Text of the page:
In second (or third or fourth) marriage situations where one or both spouses bring in kids from the prior relationship, estate planning can get complicated. Almost everyone has a natural affinity for their own children and their own blood family members, which can make the planning process touchy in subsequent marriages.
In addition to the factors that everyone has to decide in designing their estate plan, those with blended families need to evaluate some of the following factors more closely:
- Who are the children of each spouse and what is the current status of their relationship with all family members?
- Are there any – or should there be any – prenuptial or antenuptial agreements in place?
- How are the assets currently owned? Is there a desire to keep most assets separate or joint?
- What kind of behavior in administering your estate that you expect your spouse to undertake after your death? Do you trust your spouse to honor your wishes?
- Does one spouse have significantly more wealth than the other?
The main concern in blended family situations is ensuring that each spouse’s share of the estate ends up with his/her intended beneficiaries. If each spouse has children from other relationships, those children’s inheritance should be protected even if their parent is the first spouse to die. For example, in most traditional estate plans for married couples who share all their children, all of the assets go to the surviving spouse and then after the surviving spouse dies, what’s left over goes to the children. In blended families, there is a risk that the children of the first spouse to die could be effectively disinherited or that the surviving spouse would waste the assets.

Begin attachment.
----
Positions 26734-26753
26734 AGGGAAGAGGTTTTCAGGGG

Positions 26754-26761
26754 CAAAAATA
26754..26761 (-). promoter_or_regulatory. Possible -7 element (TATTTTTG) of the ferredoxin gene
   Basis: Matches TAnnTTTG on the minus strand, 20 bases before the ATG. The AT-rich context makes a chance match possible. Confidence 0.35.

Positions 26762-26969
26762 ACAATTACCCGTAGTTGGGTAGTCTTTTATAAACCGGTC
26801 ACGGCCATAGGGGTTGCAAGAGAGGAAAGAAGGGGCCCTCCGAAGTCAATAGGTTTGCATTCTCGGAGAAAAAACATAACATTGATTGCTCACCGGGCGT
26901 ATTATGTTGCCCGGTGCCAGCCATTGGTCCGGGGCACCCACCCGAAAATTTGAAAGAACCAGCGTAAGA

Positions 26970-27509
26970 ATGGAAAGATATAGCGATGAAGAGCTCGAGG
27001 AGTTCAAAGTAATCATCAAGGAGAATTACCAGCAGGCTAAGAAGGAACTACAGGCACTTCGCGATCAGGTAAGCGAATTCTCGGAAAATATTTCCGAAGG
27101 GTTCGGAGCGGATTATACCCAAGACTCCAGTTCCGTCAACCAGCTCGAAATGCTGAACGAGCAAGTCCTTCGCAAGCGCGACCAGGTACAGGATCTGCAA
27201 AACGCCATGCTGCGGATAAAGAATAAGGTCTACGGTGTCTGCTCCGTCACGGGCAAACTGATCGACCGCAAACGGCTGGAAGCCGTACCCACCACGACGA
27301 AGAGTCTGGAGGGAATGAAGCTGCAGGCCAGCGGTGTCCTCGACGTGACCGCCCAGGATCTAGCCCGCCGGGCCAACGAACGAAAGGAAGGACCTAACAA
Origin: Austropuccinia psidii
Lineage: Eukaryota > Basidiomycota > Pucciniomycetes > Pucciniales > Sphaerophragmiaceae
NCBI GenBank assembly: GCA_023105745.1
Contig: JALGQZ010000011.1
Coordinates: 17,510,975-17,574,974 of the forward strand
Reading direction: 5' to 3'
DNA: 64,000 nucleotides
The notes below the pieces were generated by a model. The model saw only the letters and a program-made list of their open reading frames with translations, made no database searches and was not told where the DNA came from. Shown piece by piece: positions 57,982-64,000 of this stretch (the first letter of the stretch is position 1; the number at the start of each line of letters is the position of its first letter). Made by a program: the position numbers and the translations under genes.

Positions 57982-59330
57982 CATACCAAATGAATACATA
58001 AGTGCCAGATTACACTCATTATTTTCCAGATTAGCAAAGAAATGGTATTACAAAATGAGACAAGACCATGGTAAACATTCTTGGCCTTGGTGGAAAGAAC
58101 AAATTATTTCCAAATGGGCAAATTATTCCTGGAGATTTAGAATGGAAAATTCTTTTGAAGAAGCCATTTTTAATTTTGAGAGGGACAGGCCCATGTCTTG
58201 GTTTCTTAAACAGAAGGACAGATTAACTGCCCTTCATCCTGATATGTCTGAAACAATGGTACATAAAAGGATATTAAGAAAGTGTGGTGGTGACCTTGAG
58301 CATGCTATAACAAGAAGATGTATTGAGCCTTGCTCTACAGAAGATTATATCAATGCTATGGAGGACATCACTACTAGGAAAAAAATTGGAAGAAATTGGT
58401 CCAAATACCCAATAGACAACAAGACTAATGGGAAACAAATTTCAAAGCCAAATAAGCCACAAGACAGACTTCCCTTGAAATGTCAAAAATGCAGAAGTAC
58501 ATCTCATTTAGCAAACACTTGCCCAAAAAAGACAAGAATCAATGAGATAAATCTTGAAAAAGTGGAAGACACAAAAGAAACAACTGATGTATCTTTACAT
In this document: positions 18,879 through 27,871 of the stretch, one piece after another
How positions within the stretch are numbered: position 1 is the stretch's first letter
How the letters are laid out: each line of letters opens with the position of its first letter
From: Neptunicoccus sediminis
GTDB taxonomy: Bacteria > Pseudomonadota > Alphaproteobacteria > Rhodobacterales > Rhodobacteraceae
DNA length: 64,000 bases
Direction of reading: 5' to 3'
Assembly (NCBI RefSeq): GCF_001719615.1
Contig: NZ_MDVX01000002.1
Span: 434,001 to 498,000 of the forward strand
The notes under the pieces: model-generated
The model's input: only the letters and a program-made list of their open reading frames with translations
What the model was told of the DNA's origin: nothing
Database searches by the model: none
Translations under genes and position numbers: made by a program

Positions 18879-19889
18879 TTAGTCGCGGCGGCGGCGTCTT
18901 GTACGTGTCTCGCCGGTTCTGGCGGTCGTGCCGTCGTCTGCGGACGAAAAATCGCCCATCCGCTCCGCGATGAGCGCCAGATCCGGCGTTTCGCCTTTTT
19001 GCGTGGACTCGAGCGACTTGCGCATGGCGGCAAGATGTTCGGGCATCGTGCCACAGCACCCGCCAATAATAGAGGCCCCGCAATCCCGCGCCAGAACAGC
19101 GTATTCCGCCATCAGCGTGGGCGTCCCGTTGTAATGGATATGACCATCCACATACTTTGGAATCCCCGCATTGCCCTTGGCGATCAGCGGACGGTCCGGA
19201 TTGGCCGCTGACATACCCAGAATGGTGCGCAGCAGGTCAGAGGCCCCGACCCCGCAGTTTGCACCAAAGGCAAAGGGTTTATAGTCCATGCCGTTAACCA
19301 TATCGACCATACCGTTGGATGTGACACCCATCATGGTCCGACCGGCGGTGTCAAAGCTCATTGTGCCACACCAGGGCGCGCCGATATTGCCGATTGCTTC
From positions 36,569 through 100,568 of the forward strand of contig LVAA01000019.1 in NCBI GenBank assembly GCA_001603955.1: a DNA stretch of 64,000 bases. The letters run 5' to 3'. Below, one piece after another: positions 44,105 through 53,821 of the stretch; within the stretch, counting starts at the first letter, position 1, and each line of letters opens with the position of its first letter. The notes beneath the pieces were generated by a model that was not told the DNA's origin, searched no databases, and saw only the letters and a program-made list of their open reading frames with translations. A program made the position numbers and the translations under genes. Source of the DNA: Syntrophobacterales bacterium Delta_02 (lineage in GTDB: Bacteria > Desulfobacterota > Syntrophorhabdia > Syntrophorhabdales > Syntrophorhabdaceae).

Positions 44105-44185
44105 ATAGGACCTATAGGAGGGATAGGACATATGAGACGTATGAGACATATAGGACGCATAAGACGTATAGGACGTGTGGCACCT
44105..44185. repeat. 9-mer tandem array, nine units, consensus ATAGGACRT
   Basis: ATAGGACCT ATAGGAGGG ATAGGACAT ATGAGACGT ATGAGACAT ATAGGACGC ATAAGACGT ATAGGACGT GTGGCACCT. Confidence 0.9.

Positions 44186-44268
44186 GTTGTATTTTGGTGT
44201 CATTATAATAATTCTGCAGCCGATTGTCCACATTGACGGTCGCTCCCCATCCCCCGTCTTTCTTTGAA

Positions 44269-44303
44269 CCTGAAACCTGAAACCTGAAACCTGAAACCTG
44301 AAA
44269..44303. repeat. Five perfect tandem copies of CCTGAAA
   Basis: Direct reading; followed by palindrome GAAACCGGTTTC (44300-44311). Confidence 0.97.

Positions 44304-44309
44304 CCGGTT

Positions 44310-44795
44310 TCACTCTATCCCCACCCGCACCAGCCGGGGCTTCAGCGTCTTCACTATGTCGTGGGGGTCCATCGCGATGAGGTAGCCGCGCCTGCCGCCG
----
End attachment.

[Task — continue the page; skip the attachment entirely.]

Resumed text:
In designing an estate plan, everyone needs a Durable Power of Attorney, Living Will and Patient Advocate Designation, and Last Will and Testament. But in a blended family situation, you may want to evaluate whether a premarital or marital agreement should be in place and you would also have to evaluate more closely on how you want to structure your Trust. This means balancing the pros and cons of establishing a Joint Trust or separate Trusts. Separate Trusts make the most sense if you want to ensure control and certainty. A Joint Trust, as opposed to separate Living Trust, is one single Living Trust that you and your spouse execute and fund your assets together. It is common in marriages where almost all of your assets are joint and the intent would be to keep it that way. The major downside to a Joint Trust is that after the first spouse to die, the Joint Trust is not irrevocable (whereas it would be irrevocable if the first spouse had his/her own separate Trust) and the surviving spouse can still change the terms of the Trust. So it goes without saying that with a Joint Trust, there has to be a high level of trust between both spouses (although in some cases you could possibly structure your Joint Trust to become irrevocable after the death of the first spouse to die).
Every blended family is different and each presents its own challenges, but it is almost even more important to think about estate planning when you are in a blended family.